The Waterfall Built of Rock

I first went toCyprus, the place of birth of my father in 1961, when I was twelve years old. I was struck by the arid and rocky landscape, compared withGreece. We visited the village of my father, Amiandos, which is over a thousand metres above sea level in the Troodos mountains. On one mountain side of the village was what looked to me like a waterfall built of rock. Continue reading

Migration and climate change

Invasion, conquest and occupation are features of human history. The British Empire was either acquired or held together by the force of arms.  And as Britain acquired such territories as India, Pakistan, Cyprus, the islands of the West Indies it sent its people to those places to exploit the wealth, resources and industry of the people who lived there. Exploitation was on a massive scale with the people of the Empire mostly being denied the basic decencies of life – the vote, the right to learn and freedom – on account of the colour of their skins or the race to which they belonged. Continue reading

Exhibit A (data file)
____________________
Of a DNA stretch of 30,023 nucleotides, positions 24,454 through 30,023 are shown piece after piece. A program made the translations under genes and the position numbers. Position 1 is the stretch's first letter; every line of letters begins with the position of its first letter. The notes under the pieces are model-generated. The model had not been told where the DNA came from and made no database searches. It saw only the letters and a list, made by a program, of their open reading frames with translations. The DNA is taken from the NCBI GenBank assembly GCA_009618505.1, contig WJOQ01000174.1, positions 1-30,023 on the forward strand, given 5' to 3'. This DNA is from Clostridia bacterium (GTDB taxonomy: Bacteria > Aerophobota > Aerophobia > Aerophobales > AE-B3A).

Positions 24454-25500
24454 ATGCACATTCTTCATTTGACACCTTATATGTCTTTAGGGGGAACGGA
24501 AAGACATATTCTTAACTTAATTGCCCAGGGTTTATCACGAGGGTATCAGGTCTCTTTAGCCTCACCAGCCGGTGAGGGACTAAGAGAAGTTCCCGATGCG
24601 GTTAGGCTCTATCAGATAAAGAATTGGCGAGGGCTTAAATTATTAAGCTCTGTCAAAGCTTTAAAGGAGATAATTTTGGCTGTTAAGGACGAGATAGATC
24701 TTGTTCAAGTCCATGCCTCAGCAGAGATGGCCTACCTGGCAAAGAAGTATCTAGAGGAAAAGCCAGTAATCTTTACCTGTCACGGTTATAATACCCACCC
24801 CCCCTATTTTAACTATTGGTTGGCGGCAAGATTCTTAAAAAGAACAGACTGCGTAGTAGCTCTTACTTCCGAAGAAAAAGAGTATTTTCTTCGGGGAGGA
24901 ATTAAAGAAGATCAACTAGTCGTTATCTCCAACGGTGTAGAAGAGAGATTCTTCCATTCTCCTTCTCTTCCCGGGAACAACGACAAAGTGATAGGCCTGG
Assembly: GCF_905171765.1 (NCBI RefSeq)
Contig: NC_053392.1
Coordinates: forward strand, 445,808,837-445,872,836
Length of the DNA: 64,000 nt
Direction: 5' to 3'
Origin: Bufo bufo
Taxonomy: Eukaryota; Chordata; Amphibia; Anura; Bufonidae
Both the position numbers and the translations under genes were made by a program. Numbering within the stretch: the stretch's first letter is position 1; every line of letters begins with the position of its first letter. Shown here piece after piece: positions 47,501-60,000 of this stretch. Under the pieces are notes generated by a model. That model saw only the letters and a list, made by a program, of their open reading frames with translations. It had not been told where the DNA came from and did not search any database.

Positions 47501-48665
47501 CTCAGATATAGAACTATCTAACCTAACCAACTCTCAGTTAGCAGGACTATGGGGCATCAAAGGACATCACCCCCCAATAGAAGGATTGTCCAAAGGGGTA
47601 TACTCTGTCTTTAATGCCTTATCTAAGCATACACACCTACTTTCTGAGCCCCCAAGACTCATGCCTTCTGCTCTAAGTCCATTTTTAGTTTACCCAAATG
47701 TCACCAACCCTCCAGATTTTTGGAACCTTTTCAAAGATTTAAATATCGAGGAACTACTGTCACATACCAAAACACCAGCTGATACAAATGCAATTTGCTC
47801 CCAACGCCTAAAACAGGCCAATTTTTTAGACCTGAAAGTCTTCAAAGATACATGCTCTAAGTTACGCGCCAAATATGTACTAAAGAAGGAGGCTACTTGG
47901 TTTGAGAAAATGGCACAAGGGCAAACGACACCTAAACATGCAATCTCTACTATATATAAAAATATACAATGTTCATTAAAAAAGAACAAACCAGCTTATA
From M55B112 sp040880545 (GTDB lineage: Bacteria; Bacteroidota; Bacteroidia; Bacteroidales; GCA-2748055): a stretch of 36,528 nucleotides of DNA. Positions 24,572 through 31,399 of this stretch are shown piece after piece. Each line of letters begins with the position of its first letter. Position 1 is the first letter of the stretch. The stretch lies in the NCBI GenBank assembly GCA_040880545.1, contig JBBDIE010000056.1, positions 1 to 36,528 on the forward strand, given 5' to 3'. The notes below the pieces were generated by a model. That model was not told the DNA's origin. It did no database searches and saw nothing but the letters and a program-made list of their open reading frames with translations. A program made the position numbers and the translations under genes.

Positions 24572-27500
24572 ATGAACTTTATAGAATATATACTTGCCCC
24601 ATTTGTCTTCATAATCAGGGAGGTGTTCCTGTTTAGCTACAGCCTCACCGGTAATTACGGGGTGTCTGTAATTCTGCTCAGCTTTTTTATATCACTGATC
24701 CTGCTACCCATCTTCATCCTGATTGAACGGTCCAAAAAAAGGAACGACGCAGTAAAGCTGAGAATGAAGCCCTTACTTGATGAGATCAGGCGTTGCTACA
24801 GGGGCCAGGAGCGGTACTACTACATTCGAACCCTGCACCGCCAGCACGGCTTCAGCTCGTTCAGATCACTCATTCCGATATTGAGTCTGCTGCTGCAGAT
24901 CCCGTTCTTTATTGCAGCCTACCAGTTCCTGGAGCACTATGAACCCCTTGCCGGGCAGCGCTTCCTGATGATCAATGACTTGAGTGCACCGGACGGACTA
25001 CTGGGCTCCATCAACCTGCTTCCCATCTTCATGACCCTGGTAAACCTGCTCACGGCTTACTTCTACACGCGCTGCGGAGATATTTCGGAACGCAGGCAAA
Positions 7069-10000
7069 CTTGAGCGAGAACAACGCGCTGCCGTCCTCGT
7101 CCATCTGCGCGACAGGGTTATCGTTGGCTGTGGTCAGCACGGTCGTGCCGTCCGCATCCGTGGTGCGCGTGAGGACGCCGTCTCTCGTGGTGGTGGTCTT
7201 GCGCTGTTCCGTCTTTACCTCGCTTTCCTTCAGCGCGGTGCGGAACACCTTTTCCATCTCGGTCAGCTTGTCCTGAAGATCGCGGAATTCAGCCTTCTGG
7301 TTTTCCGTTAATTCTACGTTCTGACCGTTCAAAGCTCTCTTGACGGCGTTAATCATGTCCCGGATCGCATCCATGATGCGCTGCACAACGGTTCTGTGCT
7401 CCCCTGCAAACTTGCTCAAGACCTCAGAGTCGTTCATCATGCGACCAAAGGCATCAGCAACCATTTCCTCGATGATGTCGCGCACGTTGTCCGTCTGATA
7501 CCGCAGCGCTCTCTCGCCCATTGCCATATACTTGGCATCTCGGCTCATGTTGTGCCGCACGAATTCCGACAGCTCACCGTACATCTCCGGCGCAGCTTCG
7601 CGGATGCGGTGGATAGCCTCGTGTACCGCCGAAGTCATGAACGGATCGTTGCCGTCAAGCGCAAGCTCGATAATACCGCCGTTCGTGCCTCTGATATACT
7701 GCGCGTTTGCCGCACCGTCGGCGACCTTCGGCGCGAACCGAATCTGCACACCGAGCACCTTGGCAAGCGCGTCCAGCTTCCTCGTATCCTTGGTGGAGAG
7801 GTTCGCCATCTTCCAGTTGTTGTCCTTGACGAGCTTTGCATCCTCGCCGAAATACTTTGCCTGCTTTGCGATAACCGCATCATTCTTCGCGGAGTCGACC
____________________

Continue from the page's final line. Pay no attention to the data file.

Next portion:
Older generations

Cyprus is one of the countries that I love. It is dusty, very hot and full of friendly people to whom hospitality is an integral part of their lifestyle.  The island was named after the copper that came from there in ancient times, and was used by the ancient Greeks to make their armour and weapons of bronze. 

My father came from Cyprus and he was brought up in a village called Amiandos, Greek for asbestos.  The old asbestos mines were created at the turn of the last century and the village of Amiandos established to serve the mines. In those days the health problems associated with asbestos were not well known and as a young boy my father, in common with other villagers mined asbestos for a Danish company that owned the mine. Continue reading